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Winter Solstice or Yule

Updated: Dec 19, 2023

The winter #solstice is the shortest day of the year, the moment when half the Earth is tilted the farthest away from the sun when in the Northern Hemisphere, on December 21st - my birthday. The holidays which celebrate Mother Earth are increasingly growing more important to me as they remind me to follow her lead. The Winter Solstice is a time of turning in and focusing on the Self. From this day forward however, the days grow longer and more will be demanded of us.

The sun will return, even in when everything seems so dark. This is a day though of appreciating the darkness. Yule encourages inner reflection and a more profound spirituality than other parts of the year. It's easily one of my favorite holidays.

The Symbols of Yule

As with all holidays, some symbols are more sacred and useful for this holiday than others. You can probably guess most of the symbols as today's modern Christian celebration embraces many of these old traditions, such as reds and greens, and evergreen plants. These plants never lose their green, even through the winter, so they were thought to be strong enough to stop death in its tracks. They represent immortality and eternal life.

Holly is an evergreen plant. Its bristles are said to repel spirits; it too symbolizes everlasting life. Mistletoe was known as a healer and a protector, and it specifically represents the Winter Solstice, the space between dark and light, death and life, heaven and earth. Again, reminding me of my own need for balance, for self-care balanced with service to others.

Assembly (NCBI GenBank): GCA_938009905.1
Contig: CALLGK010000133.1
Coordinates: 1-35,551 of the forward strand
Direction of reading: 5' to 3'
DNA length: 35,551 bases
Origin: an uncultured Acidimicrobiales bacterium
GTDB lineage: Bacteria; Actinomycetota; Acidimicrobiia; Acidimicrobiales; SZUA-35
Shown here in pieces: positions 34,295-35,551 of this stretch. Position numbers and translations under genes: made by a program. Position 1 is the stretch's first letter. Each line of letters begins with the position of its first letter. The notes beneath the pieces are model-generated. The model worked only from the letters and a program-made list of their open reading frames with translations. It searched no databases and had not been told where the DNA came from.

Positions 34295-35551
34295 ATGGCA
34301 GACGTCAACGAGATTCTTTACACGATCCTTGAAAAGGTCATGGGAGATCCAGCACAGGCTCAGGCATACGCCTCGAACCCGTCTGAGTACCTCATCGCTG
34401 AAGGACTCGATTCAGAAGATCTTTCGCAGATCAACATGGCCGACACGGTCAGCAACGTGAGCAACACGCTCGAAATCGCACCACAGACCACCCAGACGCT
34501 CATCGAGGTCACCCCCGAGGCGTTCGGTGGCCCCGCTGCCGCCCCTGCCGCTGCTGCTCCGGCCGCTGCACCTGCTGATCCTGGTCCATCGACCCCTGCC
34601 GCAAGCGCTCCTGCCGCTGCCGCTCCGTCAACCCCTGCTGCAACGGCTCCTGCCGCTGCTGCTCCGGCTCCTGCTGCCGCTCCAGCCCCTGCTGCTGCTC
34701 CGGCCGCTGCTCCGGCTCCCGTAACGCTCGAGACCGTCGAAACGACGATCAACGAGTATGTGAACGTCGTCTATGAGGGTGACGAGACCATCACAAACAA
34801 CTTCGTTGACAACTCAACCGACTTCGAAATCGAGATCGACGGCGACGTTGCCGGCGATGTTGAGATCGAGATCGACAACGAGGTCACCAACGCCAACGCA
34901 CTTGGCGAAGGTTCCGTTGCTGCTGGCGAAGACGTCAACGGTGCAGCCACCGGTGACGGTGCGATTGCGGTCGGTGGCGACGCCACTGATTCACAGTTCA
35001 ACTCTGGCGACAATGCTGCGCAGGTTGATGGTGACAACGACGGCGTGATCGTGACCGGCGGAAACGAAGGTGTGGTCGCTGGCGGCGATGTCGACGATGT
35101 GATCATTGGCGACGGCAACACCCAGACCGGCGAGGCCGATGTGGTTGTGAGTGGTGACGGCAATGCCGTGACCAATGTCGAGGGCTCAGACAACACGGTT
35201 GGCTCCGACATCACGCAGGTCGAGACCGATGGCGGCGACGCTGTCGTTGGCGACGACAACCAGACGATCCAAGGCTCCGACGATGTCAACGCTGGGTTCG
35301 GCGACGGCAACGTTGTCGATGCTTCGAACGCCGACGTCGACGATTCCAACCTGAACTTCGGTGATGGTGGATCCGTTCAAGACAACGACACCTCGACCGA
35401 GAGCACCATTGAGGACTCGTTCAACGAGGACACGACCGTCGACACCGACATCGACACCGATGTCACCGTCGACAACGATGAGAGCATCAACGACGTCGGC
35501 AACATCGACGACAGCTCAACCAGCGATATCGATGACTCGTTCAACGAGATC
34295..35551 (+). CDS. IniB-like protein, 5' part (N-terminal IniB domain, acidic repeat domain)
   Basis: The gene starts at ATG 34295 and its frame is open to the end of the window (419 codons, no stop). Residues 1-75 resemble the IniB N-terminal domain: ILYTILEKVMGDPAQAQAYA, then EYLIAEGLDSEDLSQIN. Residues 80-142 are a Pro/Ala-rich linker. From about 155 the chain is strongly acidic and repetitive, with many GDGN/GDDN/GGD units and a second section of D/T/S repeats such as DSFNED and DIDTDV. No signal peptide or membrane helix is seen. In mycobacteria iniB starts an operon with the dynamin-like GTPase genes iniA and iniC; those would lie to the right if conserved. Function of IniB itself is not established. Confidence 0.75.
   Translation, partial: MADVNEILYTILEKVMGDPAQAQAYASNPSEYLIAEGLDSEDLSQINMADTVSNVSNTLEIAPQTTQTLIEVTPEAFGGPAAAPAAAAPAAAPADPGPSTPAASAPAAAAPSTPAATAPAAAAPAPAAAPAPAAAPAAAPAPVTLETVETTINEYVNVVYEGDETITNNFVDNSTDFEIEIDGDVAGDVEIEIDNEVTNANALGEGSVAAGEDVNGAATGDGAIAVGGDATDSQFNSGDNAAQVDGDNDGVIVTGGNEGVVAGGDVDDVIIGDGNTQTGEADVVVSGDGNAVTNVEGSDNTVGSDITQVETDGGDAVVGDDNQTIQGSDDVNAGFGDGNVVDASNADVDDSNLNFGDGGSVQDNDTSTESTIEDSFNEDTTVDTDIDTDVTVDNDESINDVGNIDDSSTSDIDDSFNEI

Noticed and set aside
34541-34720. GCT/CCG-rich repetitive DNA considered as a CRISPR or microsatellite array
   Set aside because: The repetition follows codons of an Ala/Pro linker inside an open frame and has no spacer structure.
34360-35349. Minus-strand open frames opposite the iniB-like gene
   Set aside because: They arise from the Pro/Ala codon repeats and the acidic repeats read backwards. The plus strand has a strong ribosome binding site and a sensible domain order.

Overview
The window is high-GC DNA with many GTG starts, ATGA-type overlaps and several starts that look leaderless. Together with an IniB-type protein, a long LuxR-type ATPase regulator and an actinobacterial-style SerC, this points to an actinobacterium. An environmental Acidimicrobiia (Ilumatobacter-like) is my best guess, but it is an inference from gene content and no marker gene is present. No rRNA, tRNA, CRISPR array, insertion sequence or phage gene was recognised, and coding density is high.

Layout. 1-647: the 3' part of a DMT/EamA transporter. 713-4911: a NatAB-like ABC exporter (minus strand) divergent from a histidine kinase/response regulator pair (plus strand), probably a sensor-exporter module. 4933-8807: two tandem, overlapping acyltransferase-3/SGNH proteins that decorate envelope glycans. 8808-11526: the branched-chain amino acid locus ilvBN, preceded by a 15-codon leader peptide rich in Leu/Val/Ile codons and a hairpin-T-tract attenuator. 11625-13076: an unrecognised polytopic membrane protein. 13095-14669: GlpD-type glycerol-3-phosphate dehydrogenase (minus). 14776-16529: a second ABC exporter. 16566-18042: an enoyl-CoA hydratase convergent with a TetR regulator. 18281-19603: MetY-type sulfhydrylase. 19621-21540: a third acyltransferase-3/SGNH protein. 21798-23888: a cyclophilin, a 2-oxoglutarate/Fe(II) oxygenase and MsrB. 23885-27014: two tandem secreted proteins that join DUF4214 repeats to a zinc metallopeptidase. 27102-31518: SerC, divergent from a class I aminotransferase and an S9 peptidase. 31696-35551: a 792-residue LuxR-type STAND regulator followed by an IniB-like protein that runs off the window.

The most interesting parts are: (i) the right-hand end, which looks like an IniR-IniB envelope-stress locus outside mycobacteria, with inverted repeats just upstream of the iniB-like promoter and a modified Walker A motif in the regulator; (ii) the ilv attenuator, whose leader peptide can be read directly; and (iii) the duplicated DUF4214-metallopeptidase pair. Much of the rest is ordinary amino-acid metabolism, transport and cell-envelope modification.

The ancient Scandinavians began the custom of burning the Yule log. Celtic tradition has the log coming from an oak tree, where it was brought into the home to keep the hearth fire burning into the new year. This was done to prevent unwanted spirits from entering the home. Many families bake a Yule log cake, which is decorated to look like logs (and so they don't have to carry a huge log into their homes).

Yule trees represent the Tree of Life and in ancient times, these trees were decorated with gifts that represent what people wished to receive from the gods. They are also often decorated with natural objects like pine cones, berries, and fruit. Today this is the modern Christmas tree. We have traditionally covered our tree in Santa Clause, but this year, we went with a nature theme, adding dried oranges and cranberry garland.

Candles represent the eternal flame, the same as an undying hearth fire does. Candles were used to chase away spirits and guide the sun back into the sky. The smoke of the candles was said to carry wishes out into the universe, whispering desires to any spirits that may be able to help them.

Wreaths symbolize the wheel of the year and the eternal cycle of life and death. They are generally made with evergreen plants and are decorated with pine cones, acorns, and berries then hung throughout the home.